Originally posted by Scott Nelson View Post
      It was the witnesses' opinion was that the man resembled the description given by Cox. But this man may or may not have resembled Hutchinson's "toff". Although an interesting story, it should be treated with caution -- especially since it's in the Star.

      This story was first recounted in Evans and Gainey's The Lodger.
      Thanks for chiming in Scott. I wonder though why the headline insinuates that we, the general population, should be considering Mary Ann Cox's Blotchy Man as perhaps "Kellys murderer" on the 16th. Hutch didnt even come in until the evening of the 12th, and in the article it appears that the local police are still considering Astrakan as the most probable murderer on the 16th. When did Blotchy make the move up the suspect ladder I wonder? Was it after they discredited Hutch..as reported on the 14/15th...and if so,...why are the rank and file still looking for Hutchs man on the 16th?

      Seems odd.

      Just re-read your post.... The witness was obviously referring to Blotchy in the sighting, and the police were obviously looking for someone quite different. The man Cox described, compared with Astrakan, were not similar.
      Last edited by Michael W Richards; 11-23-2021, 08:14 PM.

      Comment


      • #4
        Originally posted by Scott Nelson View Post
        ..... Although an interesting story, it should be treated with caution -- especially since it's in the Star.
        Interesting response, seeing as how the "Hutchinson was Discredited" story also came from the Star. One wonders why certain theorists refuse to apply the same amount of caution to that story.
        Regards, Jon S.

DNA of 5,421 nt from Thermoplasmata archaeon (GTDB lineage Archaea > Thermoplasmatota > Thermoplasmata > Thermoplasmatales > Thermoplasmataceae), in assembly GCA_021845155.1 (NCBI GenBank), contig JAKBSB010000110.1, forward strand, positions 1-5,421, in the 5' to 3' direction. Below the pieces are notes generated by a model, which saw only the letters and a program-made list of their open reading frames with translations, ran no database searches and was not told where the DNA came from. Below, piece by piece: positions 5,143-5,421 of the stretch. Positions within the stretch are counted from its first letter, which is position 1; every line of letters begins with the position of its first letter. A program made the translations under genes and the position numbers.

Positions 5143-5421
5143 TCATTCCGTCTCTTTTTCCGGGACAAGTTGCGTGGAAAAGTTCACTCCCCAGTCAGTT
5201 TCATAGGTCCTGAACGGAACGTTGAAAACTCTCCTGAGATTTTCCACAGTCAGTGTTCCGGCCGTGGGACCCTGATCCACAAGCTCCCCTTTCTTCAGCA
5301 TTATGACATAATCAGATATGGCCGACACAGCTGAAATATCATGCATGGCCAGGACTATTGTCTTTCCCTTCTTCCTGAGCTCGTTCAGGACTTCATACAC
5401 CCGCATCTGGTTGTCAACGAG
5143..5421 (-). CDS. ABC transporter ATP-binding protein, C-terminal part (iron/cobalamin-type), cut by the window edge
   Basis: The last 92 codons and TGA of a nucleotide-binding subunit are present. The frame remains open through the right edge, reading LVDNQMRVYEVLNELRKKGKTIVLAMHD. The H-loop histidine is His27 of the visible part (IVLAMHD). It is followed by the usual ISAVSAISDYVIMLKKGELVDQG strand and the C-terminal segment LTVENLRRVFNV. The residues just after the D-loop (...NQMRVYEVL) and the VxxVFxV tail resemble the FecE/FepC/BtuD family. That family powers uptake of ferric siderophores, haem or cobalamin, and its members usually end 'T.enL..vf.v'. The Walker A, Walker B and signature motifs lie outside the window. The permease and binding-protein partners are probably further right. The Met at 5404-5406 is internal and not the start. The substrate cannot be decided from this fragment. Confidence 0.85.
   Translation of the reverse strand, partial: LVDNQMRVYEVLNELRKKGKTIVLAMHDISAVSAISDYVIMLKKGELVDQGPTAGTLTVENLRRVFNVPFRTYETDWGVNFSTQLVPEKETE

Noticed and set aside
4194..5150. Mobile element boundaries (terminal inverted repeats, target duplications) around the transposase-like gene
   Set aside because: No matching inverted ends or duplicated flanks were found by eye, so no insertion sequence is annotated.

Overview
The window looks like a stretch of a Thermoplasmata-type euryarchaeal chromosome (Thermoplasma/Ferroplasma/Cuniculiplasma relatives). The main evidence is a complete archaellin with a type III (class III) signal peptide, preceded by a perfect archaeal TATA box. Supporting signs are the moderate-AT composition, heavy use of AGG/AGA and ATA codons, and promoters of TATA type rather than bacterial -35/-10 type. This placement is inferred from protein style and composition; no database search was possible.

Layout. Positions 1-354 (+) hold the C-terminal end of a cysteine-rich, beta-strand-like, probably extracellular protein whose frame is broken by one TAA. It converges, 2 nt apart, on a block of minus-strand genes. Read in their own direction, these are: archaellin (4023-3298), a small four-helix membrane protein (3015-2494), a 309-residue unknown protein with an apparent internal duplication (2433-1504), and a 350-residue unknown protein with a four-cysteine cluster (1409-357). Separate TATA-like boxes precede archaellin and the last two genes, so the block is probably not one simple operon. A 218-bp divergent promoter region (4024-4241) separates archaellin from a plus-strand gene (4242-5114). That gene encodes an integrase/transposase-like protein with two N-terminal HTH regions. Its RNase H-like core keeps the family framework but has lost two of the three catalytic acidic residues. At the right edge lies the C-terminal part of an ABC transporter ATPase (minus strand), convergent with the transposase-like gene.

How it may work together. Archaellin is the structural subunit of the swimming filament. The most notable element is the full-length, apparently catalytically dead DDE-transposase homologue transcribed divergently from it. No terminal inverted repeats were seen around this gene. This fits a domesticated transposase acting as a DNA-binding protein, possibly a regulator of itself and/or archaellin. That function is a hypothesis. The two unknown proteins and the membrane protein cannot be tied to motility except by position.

Comment


        • #5
          Originally posted by Michael W Richards View Post

          Why would there still be contrasting opinion on this when the Irish Times had already reported that Hutchinson was discredited?

          It isn't the Galloway story that raises doubts over the claim of Hutchinson being "Discredited". It is the Echo, who on 19th November reported that the authorities are divided on who they think is the prime suspect.


          The police have not relaxed their endeavours to hunt down the murderer in the slightest degree; but so far they remain without any direct clue. Some of the authorities are inclined to place most reliance upon the statement made by Hutchinson as to his having seen the latest victim with a gentlemanly man of dark complexion, with a dark moustache. Others are disposed to think that the shabby man with a blotchy face and a carrotty moustache described by the witness Mary Ann Cox, is more likely to be the murderer.
          Echo, 19 Nov.

          The press appear to be under the impression the police should only have one suspect, when in reality the police can and often do have several suspects at the same time.
          This press account indicates that four days after the bogus story of Hutchinson being "Discredited", the authorities were still investigating Hutchinson's story.




          Regards, Jon S.

          Comment


          • #6